The Iowa State Constitutional Convention Clearinghouse
This website provides news, pro & con, historical, and other information related to Iowa’s constitutionally mandated November 3, 2020 referendum on whether to call a state constitutional convention.
1900 Constitutional Convention Referendum
Snider, J.H., 3 things Iowans should consider about constitutional convention referendum, Iowa City Press-Citizen, September 21, 2020.
1900 Election Results
|November 28***||176,337||176,892||555 against||49.92%|
* Official county vote tallies submitted to the canvassing board.
** Unofficial tally reported by canvassing board.
*** Official tally reported by canvassing board.
Coverage in the Evening Times Republican
Nov. 6 (Election Day)
“The balloting at the late election on the proposition to hold a state convention to revise and amend the constitution has aroused much interest at the capitol and elsewhere in the holding of such a convention should it be favored by a majority of the electors voting thereupon….
It will not be possible to secure complete and correct returns from the Iowa counties till next Monday night [four days hence], when the official count is made.”
“Without any agitation on the subject or any special attention being given to it the proposition to hold a convention to revise the constitution of the state was undoubtedly
adopted at the election on Tuesday.”
“In view of the fact that a constitutional convention was ordered at the late election, it is time to begin to think about the matter of delegates. Grinnell people think Professor Macy, of Iowa College, would be a first class man to sit in the convention to revise the constitution if a convention is called.”
“The constitutional convention, which will be held some time within two or
three years to revise the constitution, will have the power to submit it to the people at a special election or to submit it at a regular election. The constitution of 1857 was submitted at a regular election for state officers held in August. There Is some sentiment in favor of having a special election to choose the members of the constitutional conventionon the theory that in this way better men will be secured than if the
selection is involved in politics in connection with the regular election. The expense of this plan, however, is likely to defeat it.”
“The constitutional convention is ordered by the people of Iowa by 448 majority. The biennial election amendment was carried by 36,686 majority. The total vote on the two propositions was: For the biennial election amendment, 185,972; against, 154,286. For the constitutional convention, 177,337; against, 176,889.
These figures are from the official returns, which are now being canvasssd by the state executive council. They were copied by a member of the council and a representative of the press. Afterward they were added on an adding machine in one of the state offices, and the result is given above.”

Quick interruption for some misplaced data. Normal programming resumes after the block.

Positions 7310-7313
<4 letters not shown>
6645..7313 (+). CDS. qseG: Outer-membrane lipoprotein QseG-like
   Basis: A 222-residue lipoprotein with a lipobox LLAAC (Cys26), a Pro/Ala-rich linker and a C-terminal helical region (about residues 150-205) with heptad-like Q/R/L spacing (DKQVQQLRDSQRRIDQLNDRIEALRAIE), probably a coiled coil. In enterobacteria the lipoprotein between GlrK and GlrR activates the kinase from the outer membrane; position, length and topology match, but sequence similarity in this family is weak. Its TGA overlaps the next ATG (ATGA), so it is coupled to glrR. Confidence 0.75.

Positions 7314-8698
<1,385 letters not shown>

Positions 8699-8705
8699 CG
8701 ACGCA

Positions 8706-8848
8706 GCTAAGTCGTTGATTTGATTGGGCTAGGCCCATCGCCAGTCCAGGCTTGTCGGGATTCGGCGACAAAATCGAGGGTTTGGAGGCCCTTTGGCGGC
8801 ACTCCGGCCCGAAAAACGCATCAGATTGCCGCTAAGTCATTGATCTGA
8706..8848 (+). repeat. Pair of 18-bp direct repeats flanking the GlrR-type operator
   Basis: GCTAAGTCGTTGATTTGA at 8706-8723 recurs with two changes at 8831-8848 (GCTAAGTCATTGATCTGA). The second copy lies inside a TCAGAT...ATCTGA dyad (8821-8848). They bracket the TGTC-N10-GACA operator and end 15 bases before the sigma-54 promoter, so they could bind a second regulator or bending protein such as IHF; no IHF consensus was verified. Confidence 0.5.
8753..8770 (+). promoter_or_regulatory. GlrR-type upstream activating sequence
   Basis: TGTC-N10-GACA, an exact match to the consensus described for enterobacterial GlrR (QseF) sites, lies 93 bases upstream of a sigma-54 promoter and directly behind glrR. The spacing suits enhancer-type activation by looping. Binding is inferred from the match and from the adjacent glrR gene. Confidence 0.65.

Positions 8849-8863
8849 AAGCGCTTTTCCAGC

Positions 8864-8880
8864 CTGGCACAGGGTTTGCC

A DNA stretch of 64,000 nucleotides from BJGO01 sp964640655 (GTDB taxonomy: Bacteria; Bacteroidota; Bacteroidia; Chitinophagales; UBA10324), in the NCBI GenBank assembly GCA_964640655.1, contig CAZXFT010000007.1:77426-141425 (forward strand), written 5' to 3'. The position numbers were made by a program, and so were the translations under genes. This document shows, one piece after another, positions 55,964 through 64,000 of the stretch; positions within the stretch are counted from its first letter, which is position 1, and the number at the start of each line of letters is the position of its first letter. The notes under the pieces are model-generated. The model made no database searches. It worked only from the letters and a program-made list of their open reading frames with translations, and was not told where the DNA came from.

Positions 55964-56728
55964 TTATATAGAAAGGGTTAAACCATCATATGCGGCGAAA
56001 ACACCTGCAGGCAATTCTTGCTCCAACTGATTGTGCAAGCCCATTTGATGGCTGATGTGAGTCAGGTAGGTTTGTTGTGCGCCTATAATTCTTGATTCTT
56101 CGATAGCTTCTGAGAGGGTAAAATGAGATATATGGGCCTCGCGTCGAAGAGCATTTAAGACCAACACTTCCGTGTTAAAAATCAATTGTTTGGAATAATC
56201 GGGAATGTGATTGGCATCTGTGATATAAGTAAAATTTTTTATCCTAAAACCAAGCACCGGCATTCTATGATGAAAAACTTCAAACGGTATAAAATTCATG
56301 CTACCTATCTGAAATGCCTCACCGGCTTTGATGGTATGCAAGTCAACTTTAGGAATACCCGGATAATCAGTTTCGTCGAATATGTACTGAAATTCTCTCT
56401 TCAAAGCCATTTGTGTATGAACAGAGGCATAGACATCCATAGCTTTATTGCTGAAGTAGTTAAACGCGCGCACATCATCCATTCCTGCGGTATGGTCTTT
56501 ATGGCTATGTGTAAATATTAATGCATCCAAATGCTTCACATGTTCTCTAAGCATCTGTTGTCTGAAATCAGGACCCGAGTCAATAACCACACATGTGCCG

“By the error of transcribing the figure ‘3’ for a ‘2’ and giving Tama county 1,000 votes too many in favor of holding a convention, to revise the constitution, the unofficial figures given out Tuesday [two days previously] were incorrect, and by an official checking up of the tally sheets it has been proved that the proposition failed by 555 votes. How the first figures were obtained or how the most welcome after result was arrived at is not made clear, but so long as the clerks certify that the proposition has been lost we will ask no questions.”
Dear Lord, let this election not be close.
–The Election Official’s Prayer
[S]tates should eliminate those canvassing boards that serve only a ceremonial role in approving vote totals. The rules for vote counting differ by state, but the general principle should be that only those local and state election administrators who are actually involved in ballot counting should determine the vote totals, subject to judicial oversight. States should eliminate additional bodies that serve no necessary oversight role and can only make mischief.
We Can’t Let Our Elections Be This Vulnerable Again,
Atlantic, January 4, 2021
Election experts today often view close election results like in 1900 as statistical dead heats that are easily subject to political manipulation by a motivated political actor. The most famous illustration is Bush v. Gore in 2000. The primary political difference between Bush v. Gore and Iowa ConCon 1900 may be that in Iowa ConCon 1900 there was bi-partisan elite opposition to calling a state constitutional convention whereas in Bush v. Gore Democrats and Republicans sought opposing outcomes and engaged in a massive and expensive public battle to promote their preferred election count.
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